# 13: Data Structures for Integers

$$\newcommand{\vecs}{\overset { \rightharpoonup} {\mathbf{#1}} }$$ $$\newcommand{\vecd}{\overset{-\!-\!\rightharpoonup}{\vphantom{a}\smash {#1}}}$$$$\newcommand{\id}{\mathrm{id}}$$ $$\newcommand{\Span}{\mathrm{span}}$$ $$\newcommand{\kernel}{\mathrm{null}\,}$$ $$\newcommand{\range}{\mathrm{range}\,}$$ $$\newcommand{\RealPart}{\mathrm{Re}}$$ $$\newcommand{\ImaginaryPart}{\mathrm{Im}}$$ $$\newcommand{\Argument}{\mathrm{Arg}}$$ $$\newcommand{\norm}{\| #1 \|}$$ $$\newcommand{\inner}{\langle #1, #2 \rangle}$$ $$\newcommand{\Span}{\mathrm{span}}$$ $$\newcommand{\id}{\mathrm{id}}$$ $$\newcommand{\Span}{\mathrm{span}}$$ $$\newcommand{\kernel}{\mathrm{null}\,}$$ $$\newcommand{\range}{\mathrm{range}\,}$$ $$\newcommand{\RealPart}{\mathrm{Re}}$$ $$\newcommand{\ImaginaryPart}{\mathrm{Im}}$$ $$\newcommand{\Argument}{\mathrm{Arg}}$$ $$\newcommand{\norm}{\| #1 \|}$$ $$\newcommand{\inner}{\langle #1, #2 \rangle}$$ $$\newcommand{\Span}{\mathrm{span}}$$$$\newcommand{\AA}{\unicode[.8,0]{x212B}}$$

In this chapter, we return to the problem of implementing an SSet. The difference now is that we assume the elements stored in the SSet are $$\mathtt{w}$$-bit integers. That is, we want to implement $$\mathtt{add(x)}$$, $$\mathtt{remove(x)}$$, and $$\mathtt{find(x)}$$ where $$\mathtt{x}\in\{0,\ldots,2^{\mathtt{w}}-1\}$$. It is not too hard to think of plenty of applications where the data--or at least the key that we use for sorting the data--is an integer.

We will discuss three data structures, each building on the ideas of the previous. The first structure, the BinaryTrie performs all three SSet operations in $$O(\mathtt{w})$$ time. This is not very impressive, since any subset of $$\{0,\ldots,2^{\mathtt{w}}-1\}$$ has size $$\mathtt{n}\le 2^{\mathtt{w}}$$, so that $$\log \mathtt{n} \le \mathtt{w}$$. All the other SSet implementations discussed in this book perform all operations in $$O(\log \mathtt{n})$$ time so they are all at least as fast as a BinaryTrie.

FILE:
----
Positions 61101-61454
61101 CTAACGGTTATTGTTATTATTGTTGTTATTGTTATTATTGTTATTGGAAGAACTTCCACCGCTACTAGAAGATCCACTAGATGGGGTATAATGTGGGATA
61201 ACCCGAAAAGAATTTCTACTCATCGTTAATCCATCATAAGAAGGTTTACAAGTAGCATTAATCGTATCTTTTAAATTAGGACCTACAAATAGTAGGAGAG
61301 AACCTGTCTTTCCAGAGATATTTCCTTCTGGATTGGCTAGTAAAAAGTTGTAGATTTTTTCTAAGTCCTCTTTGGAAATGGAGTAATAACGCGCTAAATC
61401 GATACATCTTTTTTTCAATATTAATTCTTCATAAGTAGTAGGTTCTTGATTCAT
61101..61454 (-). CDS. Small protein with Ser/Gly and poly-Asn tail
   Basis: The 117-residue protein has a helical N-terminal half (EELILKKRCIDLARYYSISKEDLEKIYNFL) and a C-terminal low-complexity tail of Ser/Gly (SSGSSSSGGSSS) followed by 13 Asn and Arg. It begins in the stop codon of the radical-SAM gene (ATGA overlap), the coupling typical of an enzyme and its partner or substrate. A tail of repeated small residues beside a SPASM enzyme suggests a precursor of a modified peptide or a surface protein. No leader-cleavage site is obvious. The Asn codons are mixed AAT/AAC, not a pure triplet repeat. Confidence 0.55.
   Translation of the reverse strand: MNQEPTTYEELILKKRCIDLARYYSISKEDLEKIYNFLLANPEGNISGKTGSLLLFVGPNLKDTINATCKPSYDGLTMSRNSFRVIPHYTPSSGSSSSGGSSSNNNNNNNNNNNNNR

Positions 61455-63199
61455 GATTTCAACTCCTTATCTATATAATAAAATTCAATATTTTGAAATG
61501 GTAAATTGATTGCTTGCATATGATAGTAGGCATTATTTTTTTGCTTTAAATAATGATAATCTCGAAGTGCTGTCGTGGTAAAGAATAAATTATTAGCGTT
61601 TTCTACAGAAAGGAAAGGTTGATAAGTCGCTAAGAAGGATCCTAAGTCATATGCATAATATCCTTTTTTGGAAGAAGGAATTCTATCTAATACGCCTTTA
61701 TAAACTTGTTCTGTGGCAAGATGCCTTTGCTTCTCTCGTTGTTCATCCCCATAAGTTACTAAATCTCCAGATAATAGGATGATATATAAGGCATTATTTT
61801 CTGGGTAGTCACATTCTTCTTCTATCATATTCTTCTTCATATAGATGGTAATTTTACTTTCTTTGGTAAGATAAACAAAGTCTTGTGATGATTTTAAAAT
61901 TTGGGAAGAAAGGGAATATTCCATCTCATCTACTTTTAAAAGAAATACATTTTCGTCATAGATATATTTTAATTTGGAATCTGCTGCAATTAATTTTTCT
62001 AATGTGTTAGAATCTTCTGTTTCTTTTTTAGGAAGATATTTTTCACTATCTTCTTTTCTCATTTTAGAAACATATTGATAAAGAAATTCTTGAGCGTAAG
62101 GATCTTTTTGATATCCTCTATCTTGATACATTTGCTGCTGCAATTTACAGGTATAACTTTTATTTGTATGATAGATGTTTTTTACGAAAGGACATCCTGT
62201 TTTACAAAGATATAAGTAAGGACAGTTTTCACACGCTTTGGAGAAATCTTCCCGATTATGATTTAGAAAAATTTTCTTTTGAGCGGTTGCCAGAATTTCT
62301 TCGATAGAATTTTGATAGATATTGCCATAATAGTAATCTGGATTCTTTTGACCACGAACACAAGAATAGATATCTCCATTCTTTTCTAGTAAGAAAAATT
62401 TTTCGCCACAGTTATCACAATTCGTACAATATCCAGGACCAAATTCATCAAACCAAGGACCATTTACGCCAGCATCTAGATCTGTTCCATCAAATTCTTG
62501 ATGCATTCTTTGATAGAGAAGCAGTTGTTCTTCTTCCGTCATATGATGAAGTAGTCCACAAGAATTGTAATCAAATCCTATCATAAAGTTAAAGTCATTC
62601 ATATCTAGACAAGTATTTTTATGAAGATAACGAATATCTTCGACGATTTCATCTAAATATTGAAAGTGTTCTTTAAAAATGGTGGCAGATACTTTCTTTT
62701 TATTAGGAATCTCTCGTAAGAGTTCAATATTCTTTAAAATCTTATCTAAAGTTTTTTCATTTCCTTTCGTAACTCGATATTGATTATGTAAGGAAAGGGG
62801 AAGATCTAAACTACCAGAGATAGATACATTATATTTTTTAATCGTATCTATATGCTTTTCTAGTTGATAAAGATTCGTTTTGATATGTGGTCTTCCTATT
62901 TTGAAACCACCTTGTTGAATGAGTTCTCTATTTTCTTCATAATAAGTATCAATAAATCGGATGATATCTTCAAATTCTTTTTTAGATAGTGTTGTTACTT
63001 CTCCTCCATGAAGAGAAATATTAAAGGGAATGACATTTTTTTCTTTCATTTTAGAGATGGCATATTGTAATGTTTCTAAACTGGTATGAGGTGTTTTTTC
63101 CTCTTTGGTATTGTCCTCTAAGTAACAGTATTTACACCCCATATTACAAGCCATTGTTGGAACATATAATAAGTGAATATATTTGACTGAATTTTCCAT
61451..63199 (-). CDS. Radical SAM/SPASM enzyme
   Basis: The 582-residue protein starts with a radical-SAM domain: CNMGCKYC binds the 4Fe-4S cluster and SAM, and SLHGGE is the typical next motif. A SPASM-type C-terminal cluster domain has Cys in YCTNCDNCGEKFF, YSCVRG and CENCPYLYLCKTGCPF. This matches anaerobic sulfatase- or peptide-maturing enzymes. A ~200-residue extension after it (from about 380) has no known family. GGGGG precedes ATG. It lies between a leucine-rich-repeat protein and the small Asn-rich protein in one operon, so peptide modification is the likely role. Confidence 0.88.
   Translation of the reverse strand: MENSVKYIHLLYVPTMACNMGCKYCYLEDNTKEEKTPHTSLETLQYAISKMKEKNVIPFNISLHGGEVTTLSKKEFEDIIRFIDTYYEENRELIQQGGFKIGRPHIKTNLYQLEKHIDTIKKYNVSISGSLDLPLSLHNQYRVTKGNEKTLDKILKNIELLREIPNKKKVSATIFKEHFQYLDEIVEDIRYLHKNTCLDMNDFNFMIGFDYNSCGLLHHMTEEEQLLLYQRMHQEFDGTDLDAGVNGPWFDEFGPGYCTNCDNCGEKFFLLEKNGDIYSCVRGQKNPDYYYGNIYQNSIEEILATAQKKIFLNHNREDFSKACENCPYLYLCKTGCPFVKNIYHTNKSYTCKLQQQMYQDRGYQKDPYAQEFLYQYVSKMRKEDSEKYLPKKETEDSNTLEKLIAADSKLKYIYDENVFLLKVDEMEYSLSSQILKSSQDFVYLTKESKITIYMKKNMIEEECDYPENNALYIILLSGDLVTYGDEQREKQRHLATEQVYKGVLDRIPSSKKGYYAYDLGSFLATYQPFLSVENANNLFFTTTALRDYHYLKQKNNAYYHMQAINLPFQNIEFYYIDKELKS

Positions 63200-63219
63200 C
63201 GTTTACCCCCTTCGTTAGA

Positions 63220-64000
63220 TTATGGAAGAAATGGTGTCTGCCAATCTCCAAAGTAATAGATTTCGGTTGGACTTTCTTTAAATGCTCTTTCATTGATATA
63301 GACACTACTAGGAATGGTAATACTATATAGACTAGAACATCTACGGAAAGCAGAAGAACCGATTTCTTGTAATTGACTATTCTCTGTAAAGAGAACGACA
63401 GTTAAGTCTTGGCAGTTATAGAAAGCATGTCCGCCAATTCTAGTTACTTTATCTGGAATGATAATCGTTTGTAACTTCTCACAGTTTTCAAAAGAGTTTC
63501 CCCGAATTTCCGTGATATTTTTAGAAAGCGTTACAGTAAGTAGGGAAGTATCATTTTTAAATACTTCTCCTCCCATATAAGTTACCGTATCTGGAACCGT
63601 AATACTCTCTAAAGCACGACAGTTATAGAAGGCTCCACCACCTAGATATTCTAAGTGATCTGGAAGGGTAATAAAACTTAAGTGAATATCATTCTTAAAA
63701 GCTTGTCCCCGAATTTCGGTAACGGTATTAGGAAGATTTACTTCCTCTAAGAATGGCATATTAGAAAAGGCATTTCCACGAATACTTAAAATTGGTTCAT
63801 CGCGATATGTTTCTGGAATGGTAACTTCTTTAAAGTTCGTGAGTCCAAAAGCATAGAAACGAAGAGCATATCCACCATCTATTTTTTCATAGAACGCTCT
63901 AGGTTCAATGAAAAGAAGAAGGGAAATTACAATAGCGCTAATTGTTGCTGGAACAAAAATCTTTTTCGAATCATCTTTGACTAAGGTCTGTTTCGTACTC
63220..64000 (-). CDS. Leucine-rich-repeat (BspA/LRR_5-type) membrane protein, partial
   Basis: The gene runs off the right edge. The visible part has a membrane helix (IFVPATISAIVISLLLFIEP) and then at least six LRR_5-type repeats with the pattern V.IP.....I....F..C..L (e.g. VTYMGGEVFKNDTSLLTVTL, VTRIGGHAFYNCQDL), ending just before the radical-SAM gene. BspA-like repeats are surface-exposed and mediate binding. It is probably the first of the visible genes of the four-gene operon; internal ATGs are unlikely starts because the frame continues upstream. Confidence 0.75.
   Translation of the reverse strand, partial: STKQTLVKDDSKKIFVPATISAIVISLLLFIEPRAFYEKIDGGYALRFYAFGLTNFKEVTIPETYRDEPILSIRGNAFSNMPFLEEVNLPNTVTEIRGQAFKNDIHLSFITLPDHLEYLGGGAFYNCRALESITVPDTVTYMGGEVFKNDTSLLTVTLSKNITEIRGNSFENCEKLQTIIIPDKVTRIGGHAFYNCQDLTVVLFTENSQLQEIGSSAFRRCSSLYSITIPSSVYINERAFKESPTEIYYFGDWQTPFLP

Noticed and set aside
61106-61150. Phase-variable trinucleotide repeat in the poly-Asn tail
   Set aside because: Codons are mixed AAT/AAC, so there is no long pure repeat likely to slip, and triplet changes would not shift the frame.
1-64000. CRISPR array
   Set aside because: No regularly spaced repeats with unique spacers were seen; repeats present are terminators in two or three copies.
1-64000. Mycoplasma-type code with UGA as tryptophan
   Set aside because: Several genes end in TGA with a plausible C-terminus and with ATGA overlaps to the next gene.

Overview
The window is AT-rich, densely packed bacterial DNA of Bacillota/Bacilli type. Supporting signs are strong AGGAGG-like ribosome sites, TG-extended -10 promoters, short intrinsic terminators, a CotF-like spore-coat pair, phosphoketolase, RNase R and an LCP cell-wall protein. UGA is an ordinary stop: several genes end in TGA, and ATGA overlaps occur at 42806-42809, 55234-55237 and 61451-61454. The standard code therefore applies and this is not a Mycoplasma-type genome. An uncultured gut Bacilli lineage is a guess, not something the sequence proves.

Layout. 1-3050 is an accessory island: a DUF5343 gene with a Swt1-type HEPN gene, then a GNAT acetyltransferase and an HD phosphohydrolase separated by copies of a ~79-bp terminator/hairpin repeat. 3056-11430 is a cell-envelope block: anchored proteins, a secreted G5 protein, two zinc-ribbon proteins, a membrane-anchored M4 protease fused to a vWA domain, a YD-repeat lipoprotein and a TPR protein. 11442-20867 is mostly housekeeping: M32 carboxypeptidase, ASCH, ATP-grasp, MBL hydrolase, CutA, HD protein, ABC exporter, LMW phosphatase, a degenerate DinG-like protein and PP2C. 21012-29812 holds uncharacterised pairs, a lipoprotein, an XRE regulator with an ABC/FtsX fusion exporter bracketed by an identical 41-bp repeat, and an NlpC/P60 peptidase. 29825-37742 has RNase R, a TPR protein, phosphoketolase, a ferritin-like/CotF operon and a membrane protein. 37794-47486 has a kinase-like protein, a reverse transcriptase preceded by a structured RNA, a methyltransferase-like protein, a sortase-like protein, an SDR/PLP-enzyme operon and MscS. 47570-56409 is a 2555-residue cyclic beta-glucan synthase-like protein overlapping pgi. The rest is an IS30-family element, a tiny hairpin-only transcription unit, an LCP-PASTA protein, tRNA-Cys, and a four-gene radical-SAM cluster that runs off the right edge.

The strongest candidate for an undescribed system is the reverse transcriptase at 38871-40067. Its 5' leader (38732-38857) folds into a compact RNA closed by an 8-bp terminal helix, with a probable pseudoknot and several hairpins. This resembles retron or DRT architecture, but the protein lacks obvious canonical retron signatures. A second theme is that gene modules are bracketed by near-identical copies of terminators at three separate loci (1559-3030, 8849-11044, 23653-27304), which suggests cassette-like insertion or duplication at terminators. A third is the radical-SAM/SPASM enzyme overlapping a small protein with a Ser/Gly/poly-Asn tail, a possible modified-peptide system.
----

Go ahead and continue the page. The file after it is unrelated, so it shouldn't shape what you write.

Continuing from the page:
The second structure, the XFastTrie, speeds up the search in a BinaryTrie by using hashing. With this speedup, the $$\mathtt{find(x)}$$ operation runs in $$O(\log \mathtt{w})$$ time. However, $$\mathtt{add(x)}$$ and $$\mathtt{remove(x)}$$ operations in an XFastTrie still take $$O(\mathtt{w})$$ time and the space used by an XFastTrie is $$O(\mathtt{n}\cdot\mathtt{w})$$.

The third data structure, the YFastTrie, uses an XFastTrie to store only a sample of roughly one out of every $$\mathtt{w}$$ elements and stores the remaining elements in a standard SSet structure. This trick reduces the running time of $$\mathtt{add(x)}$$ and $$\mathtt{remove(x)}$$ to $$O(\log \mathtt{w})$$ and decreases the space to $$O(\mathtt{n})$$.

The implementations used as examples in this chapter can store any type of data, as long as an integer can be associated with it. In the code samples, the variable $$\mathtt{ix}$$ is always the integer value associated with $$\mathtt{x}$$, and the method $$\texttt{in.}$$$$\mathtt{intValue(x)}$$ converts $$\mathtt{x}$$ to its associated integer. In the text, however, we will simply treat $$\mathtt{x}$$ as if it is an integer.

This page titled 13: Data Structures for Integers is shared under a CC BY license and was authored, remixed, and/or curated by Pat Morin (Athabasca University Press) .